They all looked around. Erin let out a soft groan. Kathryn called out, “Peter!” and Marcus tapped at the curved walls, in case there was a secret passage, but they found nothing. At that moment, they heard a laugh behind them. “You’re tapping the wrong part of the wall, Marcus!” a voice called. Ut sounded strangely like Peter’s. “Come over here!” They all ran towards the sound of his voice, and discovered a narrow passage that led steadily upward, the same lantern-less lights marking the way. They saw Peter standing in the passage. “We’re almost there!” he called, then turned and ran up the passage. The others followed him. The passage ended in a dead-end brick wall. By now, of course, they all knew that it was far more than it seemed. Peter tapped a certain brick, and the wall slid away, revealing a hallway much like the one through which they had come. Looking once down the hall, Peter headed off to the left, hurrying now. They passed bare and cracked spots in the wall, grand stained-glass windows glowing in the soft moonlight, and so many twists and turns that they lost all sense of direction. And when they all were on the verge of giving up, Peter stopped. They were in front of a door marked D24. The door had a gold plaque on it, engraved with the words. Leanna Fenice, Grade 11. Peter knocked on the door with three short raps, then one long one. A few seconds later, the door opened a crack and a soft voice floated out. “Peter?”

“Yup. It’s me,” Peter replied. “What did you expect? You knew I’d come at some point.”

The voice, which obviously belonged to Leanna, laughed. “Did you bring anyone with?”

“Yeah, just a couple friends though.”

“How many?”


Leanna sighed. “Come on in.”

The tall, brown-haired girl who opened the door could only be Peter’s sister. They all filed in, with Peter in the lead and Marcus holding up the rear. But really, he was not the last one in. Ximen was, but you, dear reader, probably know that already. Once they were inside, Leanna said, “Make yourselves comfortable. I don’t have four chairs though, so you’ll have to make do.” She plopped down  on the carpet along with Tily, Kathryn, and Marcus, while Peter sat in the armchair in the corner and Erin took the stool by the kitchenette.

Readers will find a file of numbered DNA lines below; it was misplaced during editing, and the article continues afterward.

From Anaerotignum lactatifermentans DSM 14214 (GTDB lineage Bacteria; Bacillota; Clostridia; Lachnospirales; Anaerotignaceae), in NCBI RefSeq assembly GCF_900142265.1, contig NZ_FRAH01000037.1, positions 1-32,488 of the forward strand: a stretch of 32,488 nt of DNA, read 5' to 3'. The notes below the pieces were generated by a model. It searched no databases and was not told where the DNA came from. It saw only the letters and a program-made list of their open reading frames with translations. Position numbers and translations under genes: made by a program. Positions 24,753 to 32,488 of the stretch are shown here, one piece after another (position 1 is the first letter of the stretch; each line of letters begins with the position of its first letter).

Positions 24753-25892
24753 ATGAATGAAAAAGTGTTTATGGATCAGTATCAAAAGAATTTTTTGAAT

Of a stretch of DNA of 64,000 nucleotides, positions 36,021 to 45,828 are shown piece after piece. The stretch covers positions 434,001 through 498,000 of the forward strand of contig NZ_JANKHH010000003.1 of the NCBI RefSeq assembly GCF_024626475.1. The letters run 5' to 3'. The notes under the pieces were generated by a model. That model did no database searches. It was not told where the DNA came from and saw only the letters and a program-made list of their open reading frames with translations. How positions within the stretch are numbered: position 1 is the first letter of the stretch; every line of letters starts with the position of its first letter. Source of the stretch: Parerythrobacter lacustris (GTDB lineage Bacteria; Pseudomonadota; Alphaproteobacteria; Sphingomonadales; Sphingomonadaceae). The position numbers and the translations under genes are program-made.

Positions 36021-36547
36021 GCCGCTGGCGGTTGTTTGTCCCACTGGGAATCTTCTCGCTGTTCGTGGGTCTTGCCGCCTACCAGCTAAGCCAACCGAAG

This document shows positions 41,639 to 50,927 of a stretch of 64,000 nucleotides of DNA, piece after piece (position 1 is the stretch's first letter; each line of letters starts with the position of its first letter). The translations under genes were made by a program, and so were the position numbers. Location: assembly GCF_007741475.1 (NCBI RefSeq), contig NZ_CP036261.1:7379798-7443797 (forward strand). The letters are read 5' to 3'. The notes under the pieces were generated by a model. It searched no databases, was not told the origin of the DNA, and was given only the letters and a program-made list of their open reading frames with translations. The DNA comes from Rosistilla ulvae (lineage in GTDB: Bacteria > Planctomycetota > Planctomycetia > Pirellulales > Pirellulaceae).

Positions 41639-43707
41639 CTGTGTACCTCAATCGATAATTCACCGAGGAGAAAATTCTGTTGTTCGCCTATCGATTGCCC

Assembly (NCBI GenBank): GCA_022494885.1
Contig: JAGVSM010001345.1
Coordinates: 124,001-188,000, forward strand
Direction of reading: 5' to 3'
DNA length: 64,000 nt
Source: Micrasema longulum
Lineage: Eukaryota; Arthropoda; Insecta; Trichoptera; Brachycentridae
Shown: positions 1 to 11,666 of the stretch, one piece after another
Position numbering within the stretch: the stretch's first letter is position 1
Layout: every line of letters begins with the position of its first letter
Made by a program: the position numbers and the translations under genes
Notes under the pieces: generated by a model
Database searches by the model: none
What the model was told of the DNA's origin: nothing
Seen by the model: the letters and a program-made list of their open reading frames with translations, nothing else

“So I know Tily, Marcus, and Erin, but I don’t think I’ve met you before,” she said, pointing at Kathryn.

“I’m Kathryn.”

“Nice to meet you Kathryn,” Leanna said, offering a hand shake which Kathryn took. Then she turned to Peter. “What brings you to my dorm?” she asked.

“Well, there have been some strange goings-on around school, mainly focusing on a certain sixth-grader by the name of Ximen Valor, who has some odd powers.” As he said this, the curtains rustled, though no one paid that any mind, except for Erin, who glanced at it quickly, then looked away again. “We were sent to our dorms early, and we were given no reason as to why.”

“I don’t see how this all comes down to you visiting me. So what if you had to go to bed a little early and they don’t want to always tell you everything?” Leanna asked skeptically.

“Well, Ms. Greenelake seemed very distressed. And she also seemed to have come from the forest. She never visits the forest unless she needs to check on every thing, which she doesn’t do until April, or unless something is really wrong. And so, this is why everybody in the middle school is curious. I thought that you might be able to help us by telling us the story that was so shrouded in rumor and secrecy that involves you and the heart of the evergreen forest.”

Leanna was silent for a moment, looking into the distance. Then she said quietly, as if to herself, “I suppose it wouldn’t be all bad to tell someone of what happened that day. No, not all bad at all.” Then, louder she said, “You all are in for a long story. I hope you’re ready.”